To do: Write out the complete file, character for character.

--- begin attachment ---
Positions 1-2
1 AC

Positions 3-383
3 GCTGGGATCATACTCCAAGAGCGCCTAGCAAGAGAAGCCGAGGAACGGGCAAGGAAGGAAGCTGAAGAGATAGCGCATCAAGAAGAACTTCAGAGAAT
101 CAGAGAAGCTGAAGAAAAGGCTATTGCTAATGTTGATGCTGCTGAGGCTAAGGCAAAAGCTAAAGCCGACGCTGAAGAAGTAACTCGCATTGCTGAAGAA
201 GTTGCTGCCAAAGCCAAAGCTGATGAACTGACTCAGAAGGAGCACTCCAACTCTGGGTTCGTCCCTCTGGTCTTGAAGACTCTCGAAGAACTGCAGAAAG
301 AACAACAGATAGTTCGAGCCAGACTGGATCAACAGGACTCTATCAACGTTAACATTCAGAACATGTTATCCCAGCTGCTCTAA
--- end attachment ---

Positions 1-2
1 AC

Positions 3-383
3 GCTGGGATCATACTCCAAGAGCGCCTAGCAAGAGAAGCCGAGGAACGGGCAAGGAAGGAAGCTGAAGAGATAGCGCATCAAGAAGAACTTCAGAGAAT
101 CAGAGAAGCTGAAGAAAAGGCTATTGCTAATGTTGATGCTGCTGAGGCTAAGGCAAAAGCTAAAGCCGACGCTGAAGAAGTAACTCGCATTGCTGAAGAA
201 GTTGCTGCCAAAGCCAAAGCTGATGAACTGACTCAGAAGGAGCACTCCAACTCTGGGTTCGTCCCTCTGGTCTTGAAGACTCTCGAAGAACTGCAGAAAG
301 AACAACAGATAGTTCGAGCCAGACTGGATCAACAGGACTCTATCAACGTTAACATTCAGAACATGTTATCCCAGCTGCTCTAA